One of my pet peeves is when people use the words stress, worry and anxiety interchangeably. I’m not just being nitpicky — there are some important differences to note, and these differences are helpful for those of us wondering if (or when) we need to get professional help for ourselves or our children.
What is Stress?
According to the National Institute of Mental Health, “Stress is how the brain and body respond to any demand. Every type of demand or stressor — such as exercise, work, school, major life changes or traumatic events — can be stressful.” Who among us doesn’t complain about being stressed? We all do.
What we often forget or don’t even realize is that stressors aren’t always negative. They actually can be positive or neutral, like getting married, going away to college, or getting your taxes done. The stress of doing well on a test, for example, can push our children to study harder.
Stress also is something that’s dose-dependent (much like anxiety). As is the case with most things, its influence depends on balance. For example, I function at my best when I’ve reached my personal sweet spot of having just enough stressors to push my performance but not too many that I feel overwhelmed. When I don’t have enough to do, I don’t function as well (too much time for my mind to wander), and when I have too much to do, my attention to any one thing suffers. When we’re out of our sweet spot, we need to stop and reevaluate. Our success depends on our mindset.
The same is true for our children. When our kids say, “I’m so stressed out,” we can take the opportunity to help them prioritize the demands that are competing for their attention. Helping them find their own stress/performance sweet spot will help them better handle stress throughout their lives.
What is Worry?
Worry is part of the human condition — especially for a parent. Worry is a cognitive process and happens in the higher part of our brains. Worry is an active process: it’s the thinking, imagining, “what if” part of our brains.
Like stress, worry isn’t always negative and is dose-dependent. It’s my worry about my child’s safety in a car that prompts me to make sure he/she is properly restrained before we start driving. Excessive worry, however, refers to thinking that we can’t shut off. Think of a hamster wheel. If it causes physical symptoms or interferes with your functioning and doesn’t lead to problem solving, seeking help is a good idea.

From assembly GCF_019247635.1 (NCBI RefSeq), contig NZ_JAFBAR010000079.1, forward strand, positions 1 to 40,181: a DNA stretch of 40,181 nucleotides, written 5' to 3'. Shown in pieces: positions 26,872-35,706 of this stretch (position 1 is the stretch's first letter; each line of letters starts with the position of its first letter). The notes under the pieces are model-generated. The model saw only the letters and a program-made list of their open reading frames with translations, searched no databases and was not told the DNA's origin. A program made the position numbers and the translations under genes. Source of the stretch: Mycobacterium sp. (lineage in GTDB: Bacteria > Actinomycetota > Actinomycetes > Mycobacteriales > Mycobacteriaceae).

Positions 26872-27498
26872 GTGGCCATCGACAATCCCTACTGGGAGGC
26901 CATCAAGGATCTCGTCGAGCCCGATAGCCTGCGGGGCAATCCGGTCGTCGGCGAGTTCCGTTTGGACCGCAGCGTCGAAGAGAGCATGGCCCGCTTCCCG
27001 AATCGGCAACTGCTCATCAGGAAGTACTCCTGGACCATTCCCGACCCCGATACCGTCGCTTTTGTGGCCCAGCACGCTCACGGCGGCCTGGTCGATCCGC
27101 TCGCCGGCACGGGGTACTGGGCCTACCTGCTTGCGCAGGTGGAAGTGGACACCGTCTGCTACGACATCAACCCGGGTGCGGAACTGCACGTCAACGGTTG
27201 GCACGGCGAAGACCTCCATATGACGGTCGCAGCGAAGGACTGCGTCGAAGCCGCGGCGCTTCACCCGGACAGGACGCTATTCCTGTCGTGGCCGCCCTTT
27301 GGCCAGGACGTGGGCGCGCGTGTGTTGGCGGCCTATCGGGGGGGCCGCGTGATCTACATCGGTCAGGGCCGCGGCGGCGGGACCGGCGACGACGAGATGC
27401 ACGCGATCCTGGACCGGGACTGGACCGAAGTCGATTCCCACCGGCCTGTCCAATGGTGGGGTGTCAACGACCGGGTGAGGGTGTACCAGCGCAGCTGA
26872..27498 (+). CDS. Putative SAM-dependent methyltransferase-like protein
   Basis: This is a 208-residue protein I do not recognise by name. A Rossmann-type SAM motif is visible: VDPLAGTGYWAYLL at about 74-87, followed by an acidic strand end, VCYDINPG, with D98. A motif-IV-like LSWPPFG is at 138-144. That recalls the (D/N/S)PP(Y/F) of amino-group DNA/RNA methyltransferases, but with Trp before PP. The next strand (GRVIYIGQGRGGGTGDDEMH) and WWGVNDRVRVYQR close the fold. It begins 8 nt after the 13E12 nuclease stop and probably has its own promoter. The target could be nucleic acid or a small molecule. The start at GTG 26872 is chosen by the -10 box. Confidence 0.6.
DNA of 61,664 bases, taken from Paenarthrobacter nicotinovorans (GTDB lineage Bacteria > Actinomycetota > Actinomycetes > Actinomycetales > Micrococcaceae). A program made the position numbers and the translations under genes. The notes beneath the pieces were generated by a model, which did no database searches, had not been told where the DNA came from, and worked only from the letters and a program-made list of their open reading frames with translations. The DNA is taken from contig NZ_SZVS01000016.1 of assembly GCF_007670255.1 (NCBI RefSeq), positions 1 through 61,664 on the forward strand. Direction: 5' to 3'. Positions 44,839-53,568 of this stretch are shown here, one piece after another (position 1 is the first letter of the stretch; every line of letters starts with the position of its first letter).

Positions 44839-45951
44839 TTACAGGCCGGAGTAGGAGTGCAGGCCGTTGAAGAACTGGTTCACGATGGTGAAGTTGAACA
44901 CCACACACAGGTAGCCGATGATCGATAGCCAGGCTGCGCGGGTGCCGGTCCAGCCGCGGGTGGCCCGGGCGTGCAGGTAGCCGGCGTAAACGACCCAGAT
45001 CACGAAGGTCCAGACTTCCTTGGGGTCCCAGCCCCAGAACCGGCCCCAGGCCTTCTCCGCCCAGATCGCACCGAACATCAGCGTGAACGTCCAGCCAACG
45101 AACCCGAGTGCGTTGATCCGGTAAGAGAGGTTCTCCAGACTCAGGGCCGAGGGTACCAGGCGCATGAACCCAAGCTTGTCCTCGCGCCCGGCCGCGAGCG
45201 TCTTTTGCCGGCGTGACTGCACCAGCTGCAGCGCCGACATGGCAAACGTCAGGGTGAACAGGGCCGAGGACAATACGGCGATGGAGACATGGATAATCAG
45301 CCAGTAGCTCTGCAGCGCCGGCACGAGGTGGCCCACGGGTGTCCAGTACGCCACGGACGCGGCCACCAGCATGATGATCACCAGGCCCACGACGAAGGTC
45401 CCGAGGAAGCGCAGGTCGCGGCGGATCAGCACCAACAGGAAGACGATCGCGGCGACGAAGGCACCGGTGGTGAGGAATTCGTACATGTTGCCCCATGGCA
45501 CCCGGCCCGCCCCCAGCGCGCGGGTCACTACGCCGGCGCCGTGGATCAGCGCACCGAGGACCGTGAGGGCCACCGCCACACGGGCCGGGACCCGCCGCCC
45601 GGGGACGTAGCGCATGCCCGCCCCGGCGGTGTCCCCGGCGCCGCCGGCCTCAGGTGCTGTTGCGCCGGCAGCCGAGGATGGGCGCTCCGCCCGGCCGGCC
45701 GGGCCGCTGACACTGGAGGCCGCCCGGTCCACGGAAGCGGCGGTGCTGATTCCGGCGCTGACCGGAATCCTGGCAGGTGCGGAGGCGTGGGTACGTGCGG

What is Anxiety?
I don’t know about you, but I find I’m always seeing articles and posts about kids and anxiety. In fact, I recently searched Google, and all sorts of things popped up: anxiety disorders, strategies every parent should know, headlines about “the rising epidemic of anxiety in children and teens,” and “the decline of play and rise in children’s mental disorders…” Quite frankly, I noticed myself feeling anxious after reading them! But what was missing from my search was anything normalizing anxiety as a basic emotion we all face and, in the right dose, a very helpful one.
Typically, when we’re talking about anxiety, we’re talking about the physical sensations that are triggered by the lower, more primitive part of the brain called the amygdala. Anxiety is your body’s alarm system, and its job is to be on alert for danger. When all systems are firing normally, the alarm doesn’t go off very often, but when it does, the feelings, sensations and experience pass well within an hour or so.
When our kids say, “I’m so anxious about [xyz],” sometimes they’re really worrying about it. A common phrase out of my youngest’s mouth is “I’m so anxious that I’m going to get a zero on this project.” What she’s really saying is that she’s worried she’ll get a zero, because worry is a thinking process. It’s all her “what if” scenarios playing out. This worry is causing her anxious sensations of butterflies, restlessness, and trouble sleeping. If my worry brain was as active as hers in these situations, I would feel anxious, too!
When we worked on changing how she approached her thinking, the anxiety lifted: “My worry brain is telling me I’m going to get a zero, but I don’t have to listen to it. I’ve done really well on all my work up until now, so chances are good that I’ll pass.” Once she shifted her thinking, both her worry thoughts and her anxious feelings went away.
We all experience anxious feelings and sensations, and like all emotions, it’s temporary in its typical form and in response to a situation. In that situation, we may feel physical symptoms like sweaty palms, butterflies in our stomach, headache, and/or tightness in our throat or chest. We also may experience racing thoughts full of worry. All of this is normal, like a wave or a storm — the key is to let the emotions peak and pass without making them worse.
When the alarm gets stuck, however, and goes off all the time for things that are not emergencies (like saying the wrong thing in a text message or not being able to sleep) and/or lasts for hours, that’s when we say there’s a problem. This is when we want to seek professional help. More times than not, our worry sets off the alarm, so targeting an overactive worry system is necessary.
Awareness is always the first step. If this sounds like something to which you can relate, I encourage you to get in touch with me. You don’t need to do it alone.
Joanna Hardis, LISW, is a cognitive behavioral therapist in Shaker Heights. Connect with her on Instagram and Facebook. Or learn more about how she can help you and your family at joannahardis.com.